Michael Imperioli Talks ‘Enemy of the People’ Climate Protest

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When climate activists interrupted a production of An Enemy of the People on Broadway Thursday night, one of its stars, Michael Imperioli, initially thought it was a put-on. “I thought maybe the director had asked people to do that,” he tells Rolling Stone in a Friday morning Zoom. So the actor, best known for his roles in The Sopranos and White Lotus, stayed in character, playing the mayor of a town hellbent on silencing a protest by the play’s protagonist, portrayed by Succession’s Jeremy Strong.

The protest took place about halfway into the production during a scene set at a town hall meeting in which the cast invites audience members onstage as Strong’s character gives his report on the town’s polluted baths. When one of the characters voiced an objection, a video of the protest posted to social media shows a man in the audience standing up. “I object to the silencing of scientists,” the protester said. “I am very, very sorry to interrupt your night and this amazing performance. I am a theater artist. I have worked in this theater professionally …”  Imperioli cut him off, hectoring, “I’m sorry, you need to leave. You’re interrupting.” Others called, “Get him out, get him out.” The actors continued in character, “You are not allowed to speak.” Imperioli and another actor tried to push him out.

“When that started to go down, I started calling them liars because that would be my character’s stance on climate change because that’s his stance on the poison in the water — that [Strong’s character is] lying,” Imperioli tells Rolling Stone. “I said to the protesters, ‘This is all speculation,’ which is my line in the play. And then I realized they weren’t going anywhere. And so I said, ‘Well, I’m the mayor, and I’m the chief of police. It’s up to me to restore order,’ so I just follow that instinct. If I was playing another character, I would not have gone into the audience and laid hands on that person.”

Other protestors stood up and decried an “ecological emergency.” Strong just looked consternated until the protesters were fully escorted out of the building. “There is no Broadway on a dead planet,” the initial protester shouted.

“To me, it was thrilling,” Imperioli says. “So I am in agreement with those protesters, and climate change is an extremely pressing and immediate [issue], and it’s going to be more and more of a terrible thing as time goes by. But if I was playing [Strong’s character] Dr. Stockman, I wouldn’t have jumped into the audience and started pushing the man out of the theater. That was the mayor, that wasn’t me.”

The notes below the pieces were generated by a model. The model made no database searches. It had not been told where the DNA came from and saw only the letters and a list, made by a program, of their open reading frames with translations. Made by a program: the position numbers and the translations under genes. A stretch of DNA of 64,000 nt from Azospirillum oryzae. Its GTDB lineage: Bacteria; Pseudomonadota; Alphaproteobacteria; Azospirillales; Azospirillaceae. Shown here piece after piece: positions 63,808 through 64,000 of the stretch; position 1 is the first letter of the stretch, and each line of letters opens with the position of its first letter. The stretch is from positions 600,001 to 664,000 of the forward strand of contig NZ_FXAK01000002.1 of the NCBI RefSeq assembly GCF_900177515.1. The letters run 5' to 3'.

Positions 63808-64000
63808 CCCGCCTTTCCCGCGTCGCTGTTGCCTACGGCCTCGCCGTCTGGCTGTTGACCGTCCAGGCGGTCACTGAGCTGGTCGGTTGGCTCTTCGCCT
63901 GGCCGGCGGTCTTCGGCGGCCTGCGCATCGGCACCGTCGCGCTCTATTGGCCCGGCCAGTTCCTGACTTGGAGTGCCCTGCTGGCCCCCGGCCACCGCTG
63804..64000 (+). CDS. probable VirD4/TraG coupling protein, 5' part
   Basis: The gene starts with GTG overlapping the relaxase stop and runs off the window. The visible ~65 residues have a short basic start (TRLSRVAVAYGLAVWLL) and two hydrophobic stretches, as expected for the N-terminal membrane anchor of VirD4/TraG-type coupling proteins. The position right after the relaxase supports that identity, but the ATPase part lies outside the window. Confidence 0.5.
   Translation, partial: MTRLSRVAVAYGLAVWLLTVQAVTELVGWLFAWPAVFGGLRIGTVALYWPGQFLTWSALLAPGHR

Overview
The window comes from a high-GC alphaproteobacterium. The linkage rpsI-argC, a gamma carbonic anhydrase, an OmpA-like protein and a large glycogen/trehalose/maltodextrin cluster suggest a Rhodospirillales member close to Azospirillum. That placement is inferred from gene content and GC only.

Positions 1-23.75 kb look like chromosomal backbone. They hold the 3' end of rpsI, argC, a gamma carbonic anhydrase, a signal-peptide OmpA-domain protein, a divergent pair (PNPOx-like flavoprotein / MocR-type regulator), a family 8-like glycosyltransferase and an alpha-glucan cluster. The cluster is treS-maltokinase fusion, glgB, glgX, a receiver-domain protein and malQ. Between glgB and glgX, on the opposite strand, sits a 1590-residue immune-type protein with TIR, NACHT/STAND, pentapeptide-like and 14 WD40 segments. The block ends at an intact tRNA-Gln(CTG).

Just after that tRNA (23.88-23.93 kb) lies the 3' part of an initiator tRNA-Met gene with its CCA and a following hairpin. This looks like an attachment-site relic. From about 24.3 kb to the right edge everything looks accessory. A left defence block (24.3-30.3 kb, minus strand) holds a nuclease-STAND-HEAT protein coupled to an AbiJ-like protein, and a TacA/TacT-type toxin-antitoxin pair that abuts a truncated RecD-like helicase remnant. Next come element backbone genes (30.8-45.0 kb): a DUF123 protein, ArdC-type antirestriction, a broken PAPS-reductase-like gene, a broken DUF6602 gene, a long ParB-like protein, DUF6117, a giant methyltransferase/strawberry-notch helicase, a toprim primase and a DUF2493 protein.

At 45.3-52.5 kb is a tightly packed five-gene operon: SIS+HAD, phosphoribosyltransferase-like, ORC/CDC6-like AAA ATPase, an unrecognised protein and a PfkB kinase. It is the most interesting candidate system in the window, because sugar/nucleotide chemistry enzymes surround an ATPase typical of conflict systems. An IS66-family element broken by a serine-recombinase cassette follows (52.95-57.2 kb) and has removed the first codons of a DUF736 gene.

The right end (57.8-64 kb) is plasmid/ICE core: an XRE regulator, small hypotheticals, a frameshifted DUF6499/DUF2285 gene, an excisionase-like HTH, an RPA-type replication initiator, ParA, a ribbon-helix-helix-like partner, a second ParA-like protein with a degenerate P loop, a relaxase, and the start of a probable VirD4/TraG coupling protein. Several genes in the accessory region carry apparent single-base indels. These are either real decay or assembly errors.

A group identifying itself as Extinction Rebellion NYC claimed responsibility for the disruption on social media. “Climate activists aren’t the enemy; it’s fossil fuel criminals like Exxon & Chevron,” it wrote. The group targeted the play since Strong’s character becomes an “enemy of the people” when he asks his town to clean up contaminated baths. It proves to be a costly measure, and the townsfolk revolt against him. The group seems to see their action as an irony, but ticketholders didn’t agree. Variety reports that one woman yelled, “Christopher!” in support of Imperioli removing the protester, using the name of his Sopranos character.

Actor David Patrick Kelly shouted back at the protesters, “Write your own play.” A voice came over the PA asking the actors to leave the stage, but the disrupters were gone before the actors could exit.

“Once the play resumed, everything was kind of heightened and really, really realistic,” Imperioli says. “And I wound up making a lot of discoveries that I probably wouldn’t have made if that didn’t happen.”

A rep for the producers of An Enemy of the People declined to respond to Rolling Stone’s request for comment.

A rep for the NYPD said they were presently unaware of any arrests related to the incident. One of the protesters told Time Out New York there were no arrests.

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The protest is the most recent occurrence of climate activists targeting the arts. In December, one of two people accused of damaging a Degas sculpture at the National Gallery of Art, resulting in $2,400 in damages in 2022, pleaded guilty. Another expects to go to trial. They face up to five years in prison; a judge will sentence the protester who agreed to a plea deal next month, according to The Washington Post.

In November, the same climate activists who interrupted An Enemy of the People disrupted the Metropolitan Opera’s production of Tannhäuser, shouting, “No opera on a dead planet,” according to OperaWire.com. And last October, London police arrested five protesters who disrupted a performance of Les Misérables, according to The Guardian.

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